I first became acquainted with Rhône white varieties about four years ago, before I had taken any formal courses in wine. Not having had much experience beyond the basics, I found them to be more savoury and weighty than most white wines I had tasted, and took an instant liking to them. Today, it’s a Rhône white grape but from Australia, the Yangarra Estate Vineyard McLaren Vale Roussanne 2010.
So Roussanne, as I mentioned, is a white Rhône varietal, and frequently seen in the company of another of the same, Marsanne. The name of the grape is to do with the colour of the grapeskin, which can be a particular shade of reddish brown, russet, or roux in French. As with most grapes though, the juice is clear. Like Tibouren of yesterday’s rosé, it’s a difficult grape in the vineyard, with irregular yields and susceptibility to powdery mildew and rot. It ripens late, though it need not be fully ripe to express its varietal characteristics . Like many varieties, its expression can vary greatly depending on the growing conditions, with a delicate, acidic character being common in cooler climates and full bodied, honeyed notes coming out under warmer conditions.
Within the Rhône, Roussanne is made into a number of wines. In the Northern Rhône, it is used in the white wines of Hermitage, Crozes-Hermitage, and St-Joseph, as well as St-Péray where it is used in both sparkling and still wines. In all those appellations, it is typically blended with the more widely planted, more productive and better behaved Marsanne. In the Southern Rhône, Roussanne is one of the components in the white wine of Châteauneuf-du-Pape, along with Grenache Blanc, Clairette, Piquepoul Blanc, Picardan and Bourboulenc (but not Marsanne), and some producers have released successful varietal Roussanne with oak treatment.
Outside of the Rhône but still within France, Roussanne is also found in Provence, Languedoc-Roussillon, and Savoie where it is known as Bergeron. Beyond France, it is found in parts of Italy, in particular Liguria and Tuscany. There are plantings throughout the New World, typically in areas with an interest in Rhône red varieties, such as California and South Australia.
I’ve written about McLaren Vale to some extent when I wrote about the Pertaringa Tannat but it’s worth perhaps another word or two in this specific context. While McLaren Vale has an Italian influence from the early days, the region to which it is most frequently compared (locally at least) is the Southern Rhône, which has had something to do with the Grenache and Shiraz plantings. Recently, there’s been a great deal of experimentation, and if you look hard enough you’d likely be able to find over a hundred different varieties planted from all over the world. However, two trends that seem to have some steam are Italian varieties and Rhône whites.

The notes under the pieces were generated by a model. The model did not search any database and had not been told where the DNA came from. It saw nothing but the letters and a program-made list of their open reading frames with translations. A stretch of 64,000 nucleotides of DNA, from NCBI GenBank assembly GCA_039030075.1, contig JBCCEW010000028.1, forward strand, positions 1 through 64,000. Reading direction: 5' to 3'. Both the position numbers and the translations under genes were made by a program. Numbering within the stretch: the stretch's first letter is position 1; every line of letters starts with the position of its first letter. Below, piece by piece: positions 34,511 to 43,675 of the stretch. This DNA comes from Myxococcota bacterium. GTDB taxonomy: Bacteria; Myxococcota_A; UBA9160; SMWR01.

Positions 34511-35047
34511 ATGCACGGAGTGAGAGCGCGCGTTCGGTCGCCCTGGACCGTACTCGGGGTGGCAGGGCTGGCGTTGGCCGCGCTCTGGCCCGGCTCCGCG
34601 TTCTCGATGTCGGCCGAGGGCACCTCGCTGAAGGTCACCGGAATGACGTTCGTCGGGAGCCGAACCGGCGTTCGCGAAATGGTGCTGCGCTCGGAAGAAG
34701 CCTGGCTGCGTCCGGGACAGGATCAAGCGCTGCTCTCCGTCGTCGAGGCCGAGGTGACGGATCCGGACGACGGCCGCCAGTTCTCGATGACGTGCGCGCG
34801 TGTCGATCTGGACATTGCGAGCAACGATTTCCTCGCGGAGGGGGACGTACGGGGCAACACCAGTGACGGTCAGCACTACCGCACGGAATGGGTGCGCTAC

Wineries such as Coriole, Primo Estate and Oliver’s Taranga produce excellent varietal Barbera, Nebbiolo, and Sagrantino respectively, just to name a few from a growing field of Italian influenced producers. While Rhône whites are not as trendy, D’Arenberg, Penny’s Hill and Woop Woop Wines all produce Roussanne, Marsanne, and Viognier, as part of a movement that I hope will continue.
Speaking of specific producers, our producer for today is Yangarra, which apparently means “from the earth” in an Aboriginal language. If I’m reading their website correctly, all their wines are produced from estate grown grapes, which constitute 250 acres of vines across 420 acres of property, with the remainder being native vegetation. The produce a range of eight wines, with Viognier, Chardonnay and this Roussanne making up the whites, and the reds being a variety of different Shiraz and Grenache based wines.
Their particular terroir is all about 100 million year old mountain ranges which are now sand dunes. That, combined with proclaiming that they’re replacing the imported European trees with native Australian species, to the delight of the local birds, does rub me the wrong way a bit.
Once upon a time, I read something in the early days of the Web that included a section “Words Which Will Make Me Leave the Party”. For me, with respect to wine, “Native” is on that list, along with “Natural”, but more about the latter for another post. I love Australia, and I appreciate a respect for things native, but really, those 250 acres of vines that make up the Yangarra vineyards are not native. Being proud of swapping some trees around when your entire business is based on an imported species strikes me as ever so slightly hypocritical. But what appears on a website only rarely has very much to do with winemaking, so let’s put that aside and have a look, sniff and taste at/of what’s in the glass.
The wine has a pale lemon green colour with slow thick legs. On the nose are notes of honey, pear, and sweet spice. It is developing and of medium intensity. Brown pear, white pepper, and sandalwood make up the palate, along with some of the herbal tea for which Roussanne is often known. It’s dry, with medium plus acid, medium plus body, medium plus length, and a slightly sour finish. I didn’t check the ABV on the bottle, but I felt the weight of some alcohol, even if not the heat.
This is a good wine. It certainly has varietal typicity for a warm climate Roussanne, and I could have enjoyed it purely on that basis. It’s a big white, and while that’s not to everyone’s taste, it hit the spot for me. There’s body, length, complexity, and just a lovely textured mouth feel which to me says that someone cared when they made this wine.